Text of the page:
The Hague: Britain moved to bolster the global chemical weapons organisation on Tuesday, calling for its members to vote on a proposal to give it new powers to identify those responsible for attacks with banned poison munitions.
The call for a vote was made at a special session of the Organisation for the Prohibition of Chemical Weapons (OPCW), where more than 140 countries have gathered to discuss the watchdog's future. A vote will be held on Wednesday.
The British are seeking to fill a gap in implementing an international ban on chemical weapons, the use of which has become systematic in the Syrian civil war, but has also been seen in Iraq, Malaysia and Britain since 2012.
"For clarity, I am now requesting that the chair, immediately after my remarks, asks the meeting whether the United Kingdom's text can be adopted by consensus," said Frederick Curzon, Britain's minister of state for defence.
"If a consensus is not possible I request that the chair schedule a vote of the conference of states parties in exactly 24 hours."
Russia, Iran and Syria immediately objected to the move and accused the British of breaking OPCW rules. The conference chairman said the British call for a vote was in line with procedures.
The 20-year-old OPCW, which oversees a 1997 treaty banning the use of toxins as weapons, is a technical, scientific body which determines whether chemical weapons were used.
But it does not have the authority to identify perpetrators.
The British-led proposal, backed by France, Germany and the United States, was to be debated by roughly 140 countries at a special session of the OPCW that started on Tuesday.
"Attribution goes beyond the mandate of the OPCW," the Russian delegation said on Twitter. "The decision to create such a mechanism within the OPCW cannot be made at the special session" being held in The Hague.
The draft proposal, a copy of which was seen by Reuters, would thrust the OPCW to the forefront of the diplomatic confrontation between the West and Moscow which has seen relations deteriorate to their lowest point since the Cold War.
Russia and Indonesia submitted rival proposals, but Western diplomats said they were not believed to have strong political backing.
It comes as OPCW inspectors prepare a report on an alleged poison attack in the Douma enclave near Damascus, Syria, in April that killed dozens and triggered air strikes by the United States, France and Britain.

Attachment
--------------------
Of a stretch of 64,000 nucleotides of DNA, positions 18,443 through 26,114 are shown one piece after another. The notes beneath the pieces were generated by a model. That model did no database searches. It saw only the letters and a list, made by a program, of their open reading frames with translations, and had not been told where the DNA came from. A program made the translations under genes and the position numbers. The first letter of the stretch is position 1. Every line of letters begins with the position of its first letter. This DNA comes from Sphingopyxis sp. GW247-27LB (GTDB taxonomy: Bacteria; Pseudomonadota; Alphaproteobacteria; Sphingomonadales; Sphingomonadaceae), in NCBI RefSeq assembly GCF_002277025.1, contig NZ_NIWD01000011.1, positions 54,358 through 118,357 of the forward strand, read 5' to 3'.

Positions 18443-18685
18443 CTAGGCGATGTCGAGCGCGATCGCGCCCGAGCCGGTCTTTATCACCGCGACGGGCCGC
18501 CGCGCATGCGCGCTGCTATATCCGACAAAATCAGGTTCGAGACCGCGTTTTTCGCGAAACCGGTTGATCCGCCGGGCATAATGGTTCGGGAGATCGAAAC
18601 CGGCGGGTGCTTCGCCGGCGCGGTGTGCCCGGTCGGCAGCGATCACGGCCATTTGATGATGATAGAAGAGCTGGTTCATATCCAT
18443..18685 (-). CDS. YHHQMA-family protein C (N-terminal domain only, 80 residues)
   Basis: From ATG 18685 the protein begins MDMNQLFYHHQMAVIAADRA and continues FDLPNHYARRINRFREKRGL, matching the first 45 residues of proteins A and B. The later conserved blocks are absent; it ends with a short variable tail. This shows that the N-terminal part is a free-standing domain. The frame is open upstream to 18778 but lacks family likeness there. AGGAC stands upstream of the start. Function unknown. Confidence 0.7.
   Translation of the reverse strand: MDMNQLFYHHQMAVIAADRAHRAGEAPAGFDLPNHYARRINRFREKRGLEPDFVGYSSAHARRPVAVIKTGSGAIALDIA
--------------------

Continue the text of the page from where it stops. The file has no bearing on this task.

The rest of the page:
Western governments have also blamed Syrian President Bashar Al Assad and Russia, which backs him, for using chemical weapons in the Syrian conflict. Both deny using chemical weapons.
Up to now it has fallen to the United Nations, where a joint OPCW-UN team known as the Joint Investigative Mechanism (JIM) was created in 2015, to identify individuals or institutions behind chemical weapons attacks in Syria.
The JIM confirmed that Syrian government troops used nerve agent sarin and chorine barrel bombs on several occasions, while IS militants were found to have used sulphur mustard.
But at a deadlocked UN Security Council, the JIM was disbanded last year after Moscow used its veto to block several resolutions seeking to renew its mandate beyond November 2017.
The new British-led proposal, which so far has the support of 21 other states, comes after a steady increase since 2012 of the use of chemical weapons.
"The widespread use of chemical weapons by Syria in particular threatens to undermine the treaty and the OPCW," said Gregory Koblentz, a non-proliferation expert at George Mason University, in the US state of Virginia.
"Empowering the OPCW to identify perpetrators of chemical attacks is necessary to restoring the taboo against chemical weapons and the integrity of the chemical weapons disarmament regime."
Decisions must win two-thirds of votes cast to be passed.
The new proposal condemns the use of nerve agent Novichok against ex-spy Sergei Skripal, the assassination with VX nerve agent in Feb. 2017 of the half-brother of North Korean leader Kim Jong Un in Malaysia and the use of sulphur mustard gas by Islamic State fighters in 2015 and 2016 in Syria and Iraq.
Under the British proposal, the text of which could change before it is voted on, the head of the OPCW would establish a body "with a view to facilitating universal attribution" for attacks globally.